There is an interesting perspective on the defining the notion translation – the transformation of a source language into a new document that doesn’t simply repeat what the original said, but one that describes an object, service, or fictional world to a different culture, audience, and market. Thus, from this transformation, it is necessary to make a perfect translation of the source text.
So, translation is a form of art, one that requires time, effort, practice, know-how, and experience to master.
How to Make a Perfect Translation?
The elements that make a translation ideal are the following:
1. Knowing the languages.
It seems pretty obvious, doesn’t it? Just being able to communicate a foreign language doesn’t necessarily mean that a translation into this language can be performed perfectly.
2. Grammar, punctuation, and sentence structure
This goes for both source and target documents. Because how to expect for the sufficient translation when the original text lacks sense and grammar, punctuation, and sentence structure.
3. Translation software
Many people don’t trust technology when it comes to the question of translation, but look at it from such an angle: an experienced translator who uses technologies and this allows to achieve a success. Technology has actually helped translators achieve better, smarter, quicker translations than they would have been able to produce years ago. Many good translations are made great through the help of technology.
Being able to provide different writing styles for different translations is essential in creating a great translation. Changing your writing style to match the source document and target audience is very important to make a perfect translation. Being a translator means being the one who cares about an impact – selecting voice, tone and words themselves are very important because they both are your business card as of a professional and a connection to your target audience.
When the source document comprises references to cultural events, people, or nuances, a little bit research concerning the subject is needed.
Relating to the question of important factors of ideal translation the two others should be mentioned, they are simple ones but they are pretty often confused. This quick guide is created to the differences between the often-confused roles of an editor and a proofreader, and why both are integral to a successful translation.
Translation companies when working on the project always undertake a 3 stage procedure, that is considered a must-be-done. It consists of translating, editing and proofreading.
After the source-to-target language translation is completed, the stage of the revision process begins. Both editing and proofreading are highly important and they concentrate on different aspects and use different techniques which make a perfect translation.
What is the role of an editor?
Once a document has been translated, the editing phase begins. This is usually done by the same linguist that has carried out the translation but as a defined separate phase. The translated text is reviewed against the original to check for any mistranslations, misinterpretations, vocabulary inconsistencies or linguistic errors; as well as to ensure overall consistency.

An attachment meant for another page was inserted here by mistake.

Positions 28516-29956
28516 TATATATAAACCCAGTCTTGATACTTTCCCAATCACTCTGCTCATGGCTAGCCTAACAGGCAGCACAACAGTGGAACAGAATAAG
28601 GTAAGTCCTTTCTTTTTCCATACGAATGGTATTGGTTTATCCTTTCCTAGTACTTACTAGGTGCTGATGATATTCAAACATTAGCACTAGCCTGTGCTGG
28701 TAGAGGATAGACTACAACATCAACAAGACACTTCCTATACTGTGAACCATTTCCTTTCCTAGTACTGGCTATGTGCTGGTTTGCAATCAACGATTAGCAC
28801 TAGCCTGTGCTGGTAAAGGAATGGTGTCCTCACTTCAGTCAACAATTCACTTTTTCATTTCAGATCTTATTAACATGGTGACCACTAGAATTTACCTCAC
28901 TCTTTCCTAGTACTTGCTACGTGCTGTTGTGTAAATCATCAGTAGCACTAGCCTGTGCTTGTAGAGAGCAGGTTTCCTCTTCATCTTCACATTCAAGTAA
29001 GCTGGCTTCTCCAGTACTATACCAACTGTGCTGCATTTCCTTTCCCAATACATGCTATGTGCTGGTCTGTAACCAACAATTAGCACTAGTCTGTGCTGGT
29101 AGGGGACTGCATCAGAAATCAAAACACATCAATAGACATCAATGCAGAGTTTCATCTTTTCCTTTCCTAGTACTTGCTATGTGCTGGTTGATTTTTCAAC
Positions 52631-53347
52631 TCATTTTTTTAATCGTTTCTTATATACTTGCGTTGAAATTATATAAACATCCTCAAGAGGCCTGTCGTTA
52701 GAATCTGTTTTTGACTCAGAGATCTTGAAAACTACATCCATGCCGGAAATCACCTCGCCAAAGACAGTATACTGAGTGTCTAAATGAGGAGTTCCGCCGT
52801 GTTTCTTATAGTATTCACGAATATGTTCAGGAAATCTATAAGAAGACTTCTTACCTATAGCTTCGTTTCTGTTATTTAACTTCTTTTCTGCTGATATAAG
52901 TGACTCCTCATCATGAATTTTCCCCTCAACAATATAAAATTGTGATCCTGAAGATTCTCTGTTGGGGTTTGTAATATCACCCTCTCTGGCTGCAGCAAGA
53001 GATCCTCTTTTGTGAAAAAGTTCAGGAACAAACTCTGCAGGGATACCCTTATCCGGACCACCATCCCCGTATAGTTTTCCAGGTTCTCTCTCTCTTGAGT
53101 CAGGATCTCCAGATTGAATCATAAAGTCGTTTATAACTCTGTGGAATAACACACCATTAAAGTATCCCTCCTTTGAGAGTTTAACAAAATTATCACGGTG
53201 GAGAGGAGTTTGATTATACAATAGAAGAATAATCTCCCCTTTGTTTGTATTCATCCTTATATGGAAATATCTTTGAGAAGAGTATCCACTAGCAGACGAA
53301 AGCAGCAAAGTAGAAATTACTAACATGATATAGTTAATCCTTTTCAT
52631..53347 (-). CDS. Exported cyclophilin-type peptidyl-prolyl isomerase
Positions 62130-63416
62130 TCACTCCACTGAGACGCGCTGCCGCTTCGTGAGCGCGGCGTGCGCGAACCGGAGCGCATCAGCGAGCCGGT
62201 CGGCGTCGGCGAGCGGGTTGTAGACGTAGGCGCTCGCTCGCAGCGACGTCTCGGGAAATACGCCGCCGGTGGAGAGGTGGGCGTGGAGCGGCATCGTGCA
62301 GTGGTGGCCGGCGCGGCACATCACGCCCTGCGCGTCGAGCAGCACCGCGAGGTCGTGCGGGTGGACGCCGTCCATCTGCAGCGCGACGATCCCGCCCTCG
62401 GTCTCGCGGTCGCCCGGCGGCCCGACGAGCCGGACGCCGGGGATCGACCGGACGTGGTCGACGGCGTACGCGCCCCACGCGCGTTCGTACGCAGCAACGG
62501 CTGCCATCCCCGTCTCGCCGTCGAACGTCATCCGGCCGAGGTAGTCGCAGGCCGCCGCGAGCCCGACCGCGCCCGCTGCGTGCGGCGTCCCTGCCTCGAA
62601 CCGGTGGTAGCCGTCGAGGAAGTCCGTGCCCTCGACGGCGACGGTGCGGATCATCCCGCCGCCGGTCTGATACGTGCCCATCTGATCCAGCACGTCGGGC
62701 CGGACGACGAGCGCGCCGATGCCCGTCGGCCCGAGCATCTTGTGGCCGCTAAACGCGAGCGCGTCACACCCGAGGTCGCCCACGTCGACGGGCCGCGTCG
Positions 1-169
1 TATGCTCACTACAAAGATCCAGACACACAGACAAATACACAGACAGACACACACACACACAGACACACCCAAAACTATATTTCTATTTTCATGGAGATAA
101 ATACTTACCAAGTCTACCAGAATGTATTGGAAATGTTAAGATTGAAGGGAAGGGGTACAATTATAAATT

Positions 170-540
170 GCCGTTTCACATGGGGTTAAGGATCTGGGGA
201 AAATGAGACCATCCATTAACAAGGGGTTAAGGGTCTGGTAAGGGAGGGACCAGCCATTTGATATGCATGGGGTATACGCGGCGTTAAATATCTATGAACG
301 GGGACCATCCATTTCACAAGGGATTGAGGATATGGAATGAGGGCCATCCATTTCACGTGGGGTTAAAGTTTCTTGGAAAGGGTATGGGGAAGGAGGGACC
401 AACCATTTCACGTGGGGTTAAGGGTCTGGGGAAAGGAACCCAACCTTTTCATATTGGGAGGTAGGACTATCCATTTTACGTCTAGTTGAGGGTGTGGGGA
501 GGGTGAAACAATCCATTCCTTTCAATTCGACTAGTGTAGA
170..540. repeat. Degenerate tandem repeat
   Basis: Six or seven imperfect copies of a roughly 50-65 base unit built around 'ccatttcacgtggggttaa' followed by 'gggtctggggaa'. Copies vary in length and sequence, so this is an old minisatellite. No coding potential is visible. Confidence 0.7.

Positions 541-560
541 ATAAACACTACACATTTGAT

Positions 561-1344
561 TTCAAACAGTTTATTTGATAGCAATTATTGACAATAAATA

The assigned editor will refine the translated text by incorporating preferred glossary terminology and the style specifications established during the pre-flight phase of the project. The editor also ensures that the content no longer reads like a translation. But reads as if it was originally crafted in the target language.
What is the role of a proofreader?
Once the editor is satisfied that the translation cannot be further improved, the document is passed on to a proofreader. Because proofreading is the final stage of the editing process and should start only after all the editing revisions have been completed.
The proofreader also has access to the original text. And is also able to speak the language that the document was originally written in. This stage is especially important if the translation has been carried out by more than one person or as part of a wider translation project.
A proofreader’s job is split into 3 main tasks.
Firstly, and perhaps most importantly, a proofreader must make certain that the translated text can be clearly understood. If there is something that the proofreader cannot follow, they can liaise with the original translator and editor. For example, they can discuss translational choices and ensure and confusions are dealt with.
Next, the proofreader must check the text for grammatical errors and typos that may have been missed by the editor.
Finally, they ensure that the document is formatted correctly and meets the requirements of the brief. A consistent, high level of quality is maintained by thoroughly proofreading the translated text.
Why is proofreading so important?
The proofreading process is undertaken to ensure that the translation is completely correct and reads as naturally as possible in the target language.
It forms a crucial part of the translation process because proofreading shows whether the translation is clear, mistake-free, and impactful. Proofreading instantly eliminates grammatical errors and enhances your document.
Translation is a chance to reach out the audience all over the world. And it goes without saying that the better it is, the more chances are that your voice is heard and perceived correctly.